Openness about mental health in the workplace is great — but so is privacy: Teitel
As important as it is to chip away at the stigma, it would be a mistake to allow privacy around health issues to suffer in the name of fighting that stigma.
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One of the most interesting stories to go viral in recent days involves a web developer in Ann Arbor, Michigan named Madalyn Parker who was dealing with some mental health issues and needed a break from work. However, unlike so many of us in this situation Parker didn’t tell colleagues she had the flu, a bad back, or food poisoning. Instead, she told the truth: “Hey Team,” Parker wrote in an email to her co-workers, “I’m taking today and tomorrow to focus on my mental health. Hopefully I’ll be back next week refreshed and back to 100%.”
And what do you know: Parker’s boss, Ben Congleton, the CEO of the company where she works, reacted like a total mensch. “Hey Madalyn,” Congleton responded, “I just wanted to personally thank you for sending emails like this. Every time you do, I use it as a reminder of the importance of using sick days for mental health — I can’t believe this is not a standard practice at all organizations. You are an example to us all, and help cut through the stigma so we can all bring our whole selves to work.”
Parker shared this email exchange on Twitter and the internet went wild with praise for her and her standup boss. And why not? It was brave of Parker to reveal to her co-workers that she struggles with mental health and it was decent of Congleton to respond positively to her candidness. Both of them have no doubt chipped away at the massive stigma that surrounds talking openly about mental health.
But despite the enormous respect I have for Parker and her decision to be candid about such a delicate issue, I hope this candidness about mental health in the office doesn’t catch on.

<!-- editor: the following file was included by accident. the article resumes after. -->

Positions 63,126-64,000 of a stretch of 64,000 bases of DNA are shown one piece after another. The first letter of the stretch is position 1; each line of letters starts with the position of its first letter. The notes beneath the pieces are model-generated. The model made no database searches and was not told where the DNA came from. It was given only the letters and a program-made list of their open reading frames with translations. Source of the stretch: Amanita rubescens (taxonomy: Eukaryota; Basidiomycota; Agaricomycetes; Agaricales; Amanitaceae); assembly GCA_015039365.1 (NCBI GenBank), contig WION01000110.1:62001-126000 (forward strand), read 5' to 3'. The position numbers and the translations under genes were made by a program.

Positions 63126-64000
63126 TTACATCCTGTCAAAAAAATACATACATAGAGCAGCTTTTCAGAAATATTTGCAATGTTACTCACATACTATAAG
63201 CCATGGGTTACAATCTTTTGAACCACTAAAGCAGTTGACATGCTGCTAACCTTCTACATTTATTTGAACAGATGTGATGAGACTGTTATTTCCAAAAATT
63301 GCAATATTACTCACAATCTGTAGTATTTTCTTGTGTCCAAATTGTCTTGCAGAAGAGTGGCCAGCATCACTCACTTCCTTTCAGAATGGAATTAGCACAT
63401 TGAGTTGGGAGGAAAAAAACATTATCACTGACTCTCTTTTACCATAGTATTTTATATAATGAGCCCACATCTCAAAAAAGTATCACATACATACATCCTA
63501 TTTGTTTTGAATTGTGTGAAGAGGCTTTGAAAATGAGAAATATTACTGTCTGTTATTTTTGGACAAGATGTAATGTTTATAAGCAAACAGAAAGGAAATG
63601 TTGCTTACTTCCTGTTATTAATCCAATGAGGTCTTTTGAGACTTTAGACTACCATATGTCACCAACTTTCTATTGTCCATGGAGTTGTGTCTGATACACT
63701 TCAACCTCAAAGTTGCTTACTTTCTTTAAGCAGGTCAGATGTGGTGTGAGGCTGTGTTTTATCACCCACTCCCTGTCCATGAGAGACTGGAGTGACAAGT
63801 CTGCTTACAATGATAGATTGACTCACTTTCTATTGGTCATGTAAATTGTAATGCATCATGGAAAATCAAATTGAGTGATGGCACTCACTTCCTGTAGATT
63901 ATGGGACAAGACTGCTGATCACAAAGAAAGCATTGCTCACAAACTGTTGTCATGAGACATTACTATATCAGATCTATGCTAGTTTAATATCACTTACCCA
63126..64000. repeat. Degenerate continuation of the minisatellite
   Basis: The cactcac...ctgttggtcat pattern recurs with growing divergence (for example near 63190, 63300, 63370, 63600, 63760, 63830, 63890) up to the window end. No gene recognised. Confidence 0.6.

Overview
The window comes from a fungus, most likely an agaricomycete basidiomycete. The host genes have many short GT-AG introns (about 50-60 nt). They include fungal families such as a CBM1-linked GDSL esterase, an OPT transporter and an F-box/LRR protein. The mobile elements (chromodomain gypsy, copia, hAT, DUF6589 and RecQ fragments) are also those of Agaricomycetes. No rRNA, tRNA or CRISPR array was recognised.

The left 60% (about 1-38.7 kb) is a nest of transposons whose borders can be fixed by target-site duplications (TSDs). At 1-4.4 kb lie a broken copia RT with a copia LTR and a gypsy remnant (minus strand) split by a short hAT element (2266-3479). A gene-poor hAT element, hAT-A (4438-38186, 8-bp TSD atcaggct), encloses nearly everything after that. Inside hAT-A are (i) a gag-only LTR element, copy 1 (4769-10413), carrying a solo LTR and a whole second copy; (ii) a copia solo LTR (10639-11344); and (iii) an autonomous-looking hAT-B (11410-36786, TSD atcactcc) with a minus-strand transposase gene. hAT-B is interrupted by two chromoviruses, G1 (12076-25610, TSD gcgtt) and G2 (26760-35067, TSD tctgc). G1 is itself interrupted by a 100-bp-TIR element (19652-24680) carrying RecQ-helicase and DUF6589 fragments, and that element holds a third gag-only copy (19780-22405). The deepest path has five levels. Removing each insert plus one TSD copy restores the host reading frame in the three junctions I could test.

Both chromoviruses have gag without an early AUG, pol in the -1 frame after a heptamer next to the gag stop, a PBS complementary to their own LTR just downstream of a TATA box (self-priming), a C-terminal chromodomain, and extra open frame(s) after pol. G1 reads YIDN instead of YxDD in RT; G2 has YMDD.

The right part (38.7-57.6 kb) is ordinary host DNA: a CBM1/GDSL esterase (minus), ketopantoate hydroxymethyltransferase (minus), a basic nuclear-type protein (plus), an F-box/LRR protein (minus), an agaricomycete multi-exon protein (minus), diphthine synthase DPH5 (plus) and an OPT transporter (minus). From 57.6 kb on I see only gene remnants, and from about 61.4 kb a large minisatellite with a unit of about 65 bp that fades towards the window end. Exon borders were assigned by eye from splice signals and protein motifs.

I don’t say this because I object to talking openly about sensitive personal subjects with colleagues, or because I don’t believe mental health issues are serious. On the contrary, I deal with depression and I take an antidepressant everyday. I say this because as much as I too would like to chip away at the stigma around mental health, I’d hate to see the value we place on privacy around health issues suffer in the name of fighting that stigma.
As commendable as the recent public push to open up about mental health is, I wish these efforts focused less on personal confession — “I’ve struggled with X issue” — and more on the broader truth: for example, hammering home the fact that mental health is health, period, and employers should treat it as such.
For me, the problem pivots on this point. You wouldn’t tell your boss you’re staying home to work on your “physical health.” You’d simply say “I’m ill,” or “I’m not feeling great,” statements that happen to apply to depression and the common cold equally. I’m concerned that when we go out of our way to name the specific breed of health issue we suffer from, even if doing so erodes a stigma around that issue, we send a message that confession is more enlightened than confidentiality; that “opening up” is the framework for how a modern office should function.
Frankly, I don’t want to open up, because opening up implies that mental health must be singled out for validation. Yes, I mentioned that I deal with depression. And yes, I’d like my employer to be understanding and accommodating if my health issue is especially debilitating one week. But I’d rather the norm not shift to a place where it’s standard to divulge to my boss when my reason for staying home is specifically mental health-related. Or worse, why it is so. Can you imagine? “Hey boss, those self-defeating voices in my head are really loud this morning, I think I might have to file my column when they subside. Could be in an hour, could be when I’m 65.”
Of course, I don’t honestly believe it will come to this, nor do I think Madalyn Parker was anything but brave for being frank with her officemates.
But I do believe where health is concerned, that privacy in the workplace is paramount. Employees should know they can share as little as possible about their health and receive the same support as colleagues who pour their hearts out.
In the end, the most profound and destigmatizing message on this matter will arrive, not from employees who suffer from mental health issues, but from employers who out of the blue, unprompted by an unwell subordinate, make it known that “I’m not feeling well, I’m going to take the day off” is a totally valid statement, no matter where in the body a person’s illness takes root.